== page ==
Boston — Two industry surveys detailing January 2009 club performances paint a different picture of club membership sales during a difficult economy.
Results from an online survey by the International Health, Racquet & Sportsclub Association (IHRSA) found that when comparing January 2009 revenue to that in January 2008, more of the IHRSA-member club respondents said total revenue this January was better or much better than those who said it was worse or much worse than January 2008. Of those surveyed, 9 percent said revenues were much better, 32 percent said they were better, 28 percent said they were equal to last year, 26 percent said they were worse, and 4 percent said they were much worse.
About the same number of IHRSA respondents had a better or much better January in terms of new memberships sales than had a worse or much worse January. Ten percent said their January 2009 was much better than January 2008, 27 percent said it was better, 28 percent said it was equal, 30 percent said it was worse and 5 percent said it was much worse.
IHRSA surveyed its member clubs in February and received 269 responses, mostly from one-club operators with 1,000 to 5,000 memberships.
Membership sales numbers in a separate industry survey conducted by Michael Scott Scudder of MeetingZone, painted a more negative picture. Of the 442 for-profit respondents to the February Club Management Education & Training Online survey:
27 percent reported higher new membership sales for January 2009 versus January 2008.
29 percent said January 2009 new membership sales were about the same as last year.
44 percent said their January 2009 new membership sales were down from last January.
About 60 percent of Scudder's respondents said they were increasing new member referral efforts, 35 percent said they planned to increase marketing/ad spending and 31 percent said they would offer lower initiation fees for new members.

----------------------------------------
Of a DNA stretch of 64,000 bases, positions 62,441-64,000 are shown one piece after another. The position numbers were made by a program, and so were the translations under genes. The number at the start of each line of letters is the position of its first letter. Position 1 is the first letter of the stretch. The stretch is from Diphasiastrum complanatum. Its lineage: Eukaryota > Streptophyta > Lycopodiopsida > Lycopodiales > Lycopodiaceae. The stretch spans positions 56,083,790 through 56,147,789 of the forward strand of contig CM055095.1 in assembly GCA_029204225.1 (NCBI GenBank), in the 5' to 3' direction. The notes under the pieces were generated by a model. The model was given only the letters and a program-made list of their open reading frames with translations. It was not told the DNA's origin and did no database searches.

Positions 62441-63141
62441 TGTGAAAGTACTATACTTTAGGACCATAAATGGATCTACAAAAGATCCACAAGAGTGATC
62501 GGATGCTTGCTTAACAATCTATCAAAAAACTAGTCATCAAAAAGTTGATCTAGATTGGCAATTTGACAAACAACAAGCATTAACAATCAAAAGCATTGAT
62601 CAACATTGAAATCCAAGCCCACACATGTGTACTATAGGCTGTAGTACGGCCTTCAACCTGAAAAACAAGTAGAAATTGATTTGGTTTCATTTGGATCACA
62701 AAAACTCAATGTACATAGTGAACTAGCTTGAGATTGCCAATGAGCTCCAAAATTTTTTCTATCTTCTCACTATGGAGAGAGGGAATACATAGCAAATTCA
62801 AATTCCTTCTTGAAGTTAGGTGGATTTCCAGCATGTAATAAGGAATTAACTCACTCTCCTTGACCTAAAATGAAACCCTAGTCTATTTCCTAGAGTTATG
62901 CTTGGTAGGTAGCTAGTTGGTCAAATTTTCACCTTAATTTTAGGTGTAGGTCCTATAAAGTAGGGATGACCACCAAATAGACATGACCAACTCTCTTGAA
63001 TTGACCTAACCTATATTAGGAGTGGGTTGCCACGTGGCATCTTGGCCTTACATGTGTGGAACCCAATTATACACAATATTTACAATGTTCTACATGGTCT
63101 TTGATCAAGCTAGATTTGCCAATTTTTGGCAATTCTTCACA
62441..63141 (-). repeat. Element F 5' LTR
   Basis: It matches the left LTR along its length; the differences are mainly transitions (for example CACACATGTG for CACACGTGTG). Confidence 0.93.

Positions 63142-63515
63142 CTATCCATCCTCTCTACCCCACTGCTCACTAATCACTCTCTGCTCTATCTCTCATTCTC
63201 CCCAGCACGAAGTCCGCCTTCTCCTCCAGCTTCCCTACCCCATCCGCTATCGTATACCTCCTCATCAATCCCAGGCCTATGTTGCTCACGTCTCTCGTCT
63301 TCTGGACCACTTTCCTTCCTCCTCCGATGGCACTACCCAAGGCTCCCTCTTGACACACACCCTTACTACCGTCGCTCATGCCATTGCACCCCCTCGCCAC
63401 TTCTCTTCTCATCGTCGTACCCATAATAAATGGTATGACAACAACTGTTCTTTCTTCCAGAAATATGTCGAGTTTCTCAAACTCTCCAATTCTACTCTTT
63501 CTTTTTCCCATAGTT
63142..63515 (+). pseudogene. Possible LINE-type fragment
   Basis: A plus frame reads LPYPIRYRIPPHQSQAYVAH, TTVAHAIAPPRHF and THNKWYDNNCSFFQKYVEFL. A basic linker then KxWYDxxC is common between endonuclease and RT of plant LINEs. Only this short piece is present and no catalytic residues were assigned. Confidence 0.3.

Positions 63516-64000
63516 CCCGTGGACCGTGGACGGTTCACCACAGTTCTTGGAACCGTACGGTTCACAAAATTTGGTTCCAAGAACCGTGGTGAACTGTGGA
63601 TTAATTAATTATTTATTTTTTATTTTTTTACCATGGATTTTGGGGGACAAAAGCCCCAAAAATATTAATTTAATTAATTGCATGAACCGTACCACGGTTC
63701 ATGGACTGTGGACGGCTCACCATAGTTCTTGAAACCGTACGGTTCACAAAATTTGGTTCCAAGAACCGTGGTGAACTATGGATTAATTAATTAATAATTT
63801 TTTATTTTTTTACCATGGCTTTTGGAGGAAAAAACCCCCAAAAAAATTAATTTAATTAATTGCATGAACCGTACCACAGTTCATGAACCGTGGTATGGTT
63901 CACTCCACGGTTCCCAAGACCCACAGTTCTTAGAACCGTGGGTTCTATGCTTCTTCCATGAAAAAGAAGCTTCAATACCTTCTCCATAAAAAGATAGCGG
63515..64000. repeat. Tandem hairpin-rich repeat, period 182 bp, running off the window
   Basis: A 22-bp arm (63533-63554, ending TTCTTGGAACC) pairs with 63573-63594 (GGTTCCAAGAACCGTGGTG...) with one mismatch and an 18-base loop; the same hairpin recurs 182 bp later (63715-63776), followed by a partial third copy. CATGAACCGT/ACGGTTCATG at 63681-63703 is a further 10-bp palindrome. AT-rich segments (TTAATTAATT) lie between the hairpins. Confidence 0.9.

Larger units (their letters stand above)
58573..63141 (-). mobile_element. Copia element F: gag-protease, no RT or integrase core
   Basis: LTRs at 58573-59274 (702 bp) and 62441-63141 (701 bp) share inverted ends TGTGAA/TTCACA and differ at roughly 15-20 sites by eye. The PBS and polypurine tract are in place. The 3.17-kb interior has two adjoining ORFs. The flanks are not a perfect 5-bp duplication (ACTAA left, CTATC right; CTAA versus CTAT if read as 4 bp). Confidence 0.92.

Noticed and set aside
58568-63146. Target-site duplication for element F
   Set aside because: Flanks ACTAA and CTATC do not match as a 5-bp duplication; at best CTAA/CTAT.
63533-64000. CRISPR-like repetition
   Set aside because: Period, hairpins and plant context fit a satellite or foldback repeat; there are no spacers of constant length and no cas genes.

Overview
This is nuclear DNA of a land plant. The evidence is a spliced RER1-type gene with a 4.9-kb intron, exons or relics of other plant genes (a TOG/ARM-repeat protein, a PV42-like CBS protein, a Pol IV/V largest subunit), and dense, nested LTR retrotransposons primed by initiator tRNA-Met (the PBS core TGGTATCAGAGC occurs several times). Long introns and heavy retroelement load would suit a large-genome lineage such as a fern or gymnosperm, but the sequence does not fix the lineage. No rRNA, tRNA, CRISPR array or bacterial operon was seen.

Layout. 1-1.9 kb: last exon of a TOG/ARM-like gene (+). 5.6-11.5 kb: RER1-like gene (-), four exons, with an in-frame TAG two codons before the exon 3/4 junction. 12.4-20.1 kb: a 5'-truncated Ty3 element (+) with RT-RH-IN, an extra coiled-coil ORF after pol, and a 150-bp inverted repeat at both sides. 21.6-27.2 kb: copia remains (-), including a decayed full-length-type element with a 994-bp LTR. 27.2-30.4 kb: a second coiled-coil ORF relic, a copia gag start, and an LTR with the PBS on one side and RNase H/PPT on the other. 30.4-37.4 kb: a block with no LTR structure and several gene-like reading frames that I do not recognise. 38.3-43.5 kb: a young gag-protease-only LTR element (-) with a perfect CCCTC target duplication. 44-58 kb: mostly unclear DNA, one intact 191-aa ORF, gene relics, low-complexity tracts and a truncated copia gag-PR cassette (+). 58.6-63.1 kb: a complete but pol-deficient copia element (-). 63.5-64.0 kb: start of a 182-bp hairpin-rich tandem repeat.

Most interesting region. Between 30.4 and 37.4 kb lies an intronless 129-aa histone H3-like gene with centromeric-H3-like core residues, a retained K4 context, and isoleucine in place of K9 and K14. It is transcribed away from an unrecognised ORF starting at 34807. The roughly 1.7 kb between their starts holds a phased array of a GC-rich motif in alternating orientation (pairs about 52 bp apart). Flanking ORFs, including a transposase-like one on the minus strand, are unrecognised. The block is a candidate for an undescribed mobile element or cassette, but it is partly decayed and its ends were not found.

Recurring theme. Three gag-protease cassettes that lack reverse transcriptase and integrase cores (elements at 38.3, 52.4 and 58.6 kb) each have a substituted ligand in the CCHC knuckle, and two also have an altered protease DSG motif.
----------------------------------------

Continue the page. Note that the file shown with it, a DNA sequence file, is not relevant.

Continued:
Many of the IHRSA respondents also noted changes they were making due to the recession, including an increased focus on customer service, profit centers (such as non-dues programs) and marketing/advertising. The owners also said they were offering discounts on enrollment fees, shorter-term memberships and services offered to nonmembers.
IHRSA said club owners are paying close attention to staffing schedules and expenses while considering whether to postpone equipment purchases — although the majority are maintaining their pre-planned capital expenditures.
Forty-two percent of IHRSA respondents said that non-dues-related sales remained equal to January 2008, with 32 percent saying it was better or much better and 26 percent saying it was worse or much worse. Forty-one percent said that non-dues revenue remained the same in January 2009 as January 2008. However, 31 percent said it was better or much better, and 28 percent said it was worse or much worse.
IHRSA's recently released Annual Financial Index found that among 14 U.S. for-profit health club companies, membership dues revenue and non-dues revenue improved slightly in 2008. The companies in the index represented 183 facilities.
Membership dues revenue for these companies increased by 3.4 percent over 2007, while non-dues sales improved by 1.3 percent. Total membership accounts increased by 1.7 percent in 2008, and earnings before interest, taxes, depreciation, amortization and rent also improved by 3 percent.
Although these clubs improved performance over 2007, they reported only a slight increase in total membership accounts in fourth quarter 2008 compared to fourth quarter 2007, up 0.4 percent. However, total dues revenue dropped 0.7 percent compared to fourth quarter 2007, while total non-dues revenues were down by 5.6 percent.